Rep. Joe Moody Holds One Last Hearing Over His Mostly Dead Marijuana Bill

Discussion of marijuana reform somehow made it into the special session, even though there is little chance any related bill will pass.
Discussion of marijuana reform somehow made it into the special session, even though there is little chance any related bill will pass. Photo by tanjila ahmed/Flickr
State Representative Joe Moody, an El Paso Democrat, must know there's more of a chance that the Texas Legislature will do a group rendition of the macarena than there is that House Bill 334 will get through the Legislature during the special session. Still, Moody held a public hearing on a bill he filed this week, pretty much just for the heck of it.

HB 334 would make possession of a small amount of marijuana a civil citation punishable by a $250 fine, but not a crime. Courts would allow some of the fine to be paid off through the offender taking drug education courses or doing community service. For a third offense, the civil penalty must include a drug education requirement. On a fourth offense, a prosecutor can proceed with a Class C misdemeanor instead of a civil citation.

During the regular session, Moody's bill did better than marijuana legislation has ever done in the past while still never coming anywhere close to being signed into law.

Still, the experience left Moody and the bill's supporters interested enough to try again and file it during the special session. And on Wednesday they went a step further and held a hearing on the bill to try to rally a little more support while also simply reminding people that this idea exists as lawmakers prepare to hibernate before the next legislative session convenes in 2019.

More than 60,000 Texans are arrested for marijuana possession annually, according to the Texas Department of Public Safety, which was pointed out during the hearing. Advocates asserted that this distracts law enforcement and prosecutors from priorities such as combating violent crime, which is on the rise in Texas. A marijuana conviction not only can result in jail time, but carries collateral consequences and can make it difficult to find employment, obtain public housing or qualify for student loans.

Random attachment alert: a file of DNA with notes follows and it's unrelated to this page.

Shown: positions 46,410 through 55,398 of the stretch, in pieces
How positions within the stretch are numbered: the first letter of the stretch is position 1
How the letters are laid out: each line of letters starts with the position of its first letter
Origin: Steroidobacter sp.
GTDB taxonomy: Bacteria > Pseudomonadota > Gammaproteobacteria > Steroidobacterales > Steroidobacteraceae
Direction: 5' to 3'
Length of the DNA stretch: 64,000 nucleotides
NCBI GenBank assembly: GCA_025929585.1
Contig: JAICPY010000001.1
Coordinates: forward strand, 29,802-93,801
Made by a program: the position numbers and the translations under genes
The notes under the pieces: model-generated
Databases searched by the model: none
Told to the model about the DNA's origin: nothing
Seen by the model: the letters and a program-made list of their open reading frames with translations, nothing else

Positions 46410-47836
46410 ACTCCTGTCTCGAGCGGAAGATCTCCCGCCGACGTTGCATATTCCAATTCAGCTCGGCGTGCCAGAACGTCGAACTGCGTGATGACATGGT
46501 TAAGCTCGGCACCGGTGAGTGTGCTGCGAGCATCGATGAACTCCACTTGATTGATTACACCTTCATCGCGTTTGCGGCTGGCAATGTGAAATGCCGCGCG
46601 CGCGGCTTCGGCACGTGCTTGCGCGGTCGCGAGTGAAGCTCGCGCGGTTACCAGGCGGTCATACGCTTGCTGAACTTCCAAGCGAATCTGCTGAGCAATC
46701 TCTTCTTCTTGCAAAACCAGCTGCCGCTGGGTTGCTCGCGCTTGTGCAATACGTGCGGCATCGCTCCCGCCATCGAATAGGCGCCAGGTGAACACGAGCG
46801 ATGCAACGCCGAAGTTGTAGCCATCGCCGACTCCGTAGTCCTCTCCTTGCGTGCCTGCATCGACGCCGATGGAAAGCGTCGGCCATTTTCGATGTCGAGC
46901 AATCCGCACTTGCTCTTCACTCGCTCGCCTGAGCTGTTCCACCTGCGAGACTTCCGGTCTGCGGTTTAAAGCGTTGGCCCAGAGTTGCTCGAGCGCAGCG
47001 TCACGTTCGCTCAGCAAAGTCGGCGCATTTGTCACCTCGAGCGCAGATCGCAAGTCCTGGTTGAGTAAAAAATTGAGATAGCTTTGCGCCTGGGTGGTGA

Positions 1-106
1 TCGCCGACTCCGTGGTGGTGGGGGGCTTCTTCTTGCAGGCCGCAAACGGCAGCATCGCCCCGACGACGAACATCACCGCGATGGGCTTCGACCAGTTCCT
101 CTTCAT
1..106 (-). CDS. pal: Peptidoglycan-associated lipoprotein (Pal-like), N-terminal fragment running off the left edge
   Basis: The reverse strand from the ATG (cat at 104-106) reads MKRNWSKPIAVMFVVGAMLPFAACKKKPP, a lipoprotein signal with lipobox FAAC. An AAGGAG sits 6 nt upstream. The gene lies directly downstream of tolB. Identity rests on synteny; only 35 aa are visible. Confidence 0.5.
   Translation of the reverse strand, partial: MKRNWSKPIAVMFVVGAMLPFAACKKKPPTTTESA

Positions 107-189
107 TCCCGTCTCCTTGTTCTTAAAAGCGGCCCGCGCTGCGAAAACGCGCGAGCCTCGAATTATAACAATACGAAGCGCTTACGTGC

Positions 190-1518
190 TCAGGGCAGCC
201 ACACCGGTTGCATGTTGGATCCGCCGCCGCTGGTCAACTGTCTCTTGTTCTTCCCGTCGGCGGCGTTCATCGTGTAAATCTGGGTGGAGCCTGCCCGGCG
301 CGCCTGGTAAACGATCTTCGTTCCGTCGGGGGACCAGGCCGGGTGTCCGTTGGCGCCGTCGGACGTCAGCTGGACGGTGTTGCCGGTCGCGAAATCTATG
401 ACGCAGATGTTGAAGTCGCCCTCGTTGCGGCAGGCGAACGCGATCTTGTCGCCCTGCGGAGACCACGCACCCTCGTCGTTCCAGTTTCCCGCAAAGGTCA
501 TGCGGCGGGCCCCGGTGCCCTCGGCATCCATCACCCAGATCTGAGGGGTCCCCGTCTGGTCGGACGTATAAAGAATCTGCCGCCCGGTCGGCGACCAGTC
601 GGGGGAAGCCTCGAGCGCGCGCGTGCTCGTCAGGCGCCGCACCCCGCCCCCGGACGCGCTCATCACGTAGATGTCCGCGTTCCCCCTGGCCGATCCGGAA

“Most Texans oppose current penalties for marijuana possession,” Nick Novello, a Dallas police officer with 35 years of experience, said. “Enforcing unpopular and unreasonable laws creates unnecessary hostility between law enforcement and the people in our communities.”

The hearing on HB 334 lasted roughly two hours and gave Moody and company a chance to once again highlight the benefits they say will be derived if and when the legislation ever actually passes. (Only real politicians know how to take something like a hearing and a lack of any real progress and turn it into a celebration of some sort of victorious step forward.)

“This week’s hearing on drug enforcement reform is another step in the ongoing effort to right-size our drug penalties and be smarter on the issue,” said Moody. “It’s something we’ve been working on and will continue to work on through the interim, into the next session, and beyond for as long as it takes. I know we can do better, and I’ll keep fighting for that.”

Even though the efforts to change marijuana law in Texas stalled during the regular legislative session, and didn't have chance during Governor Greg Abbott's special session, since there was no way Abbott was ever going to make weed law one of his listed legislative priorities, the whole episode was still celebrated as a sign of inevitable victory, somehow.

But not everyone was thrilled with how weed reform can't seem to get across the finish line in Texas.

“Marijuana policy reform is coming to Texas sooner rather than later,” said Heather Fazio, Texas political director for the Marijuana Policy Project. “There is no reason to let this year’s session end without voting on this bill. Waiting until 2019 will only result in wasted law enforcement resources and tens of thousands of Texans being saddled with a criminal record for using a substance that is safer than alcohol.”
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Dianna Wray is a nationally award-winning journalist. Born and raised in Houston, she writes about everything from NASA to oil to horse races.
Contact: Dianna Wray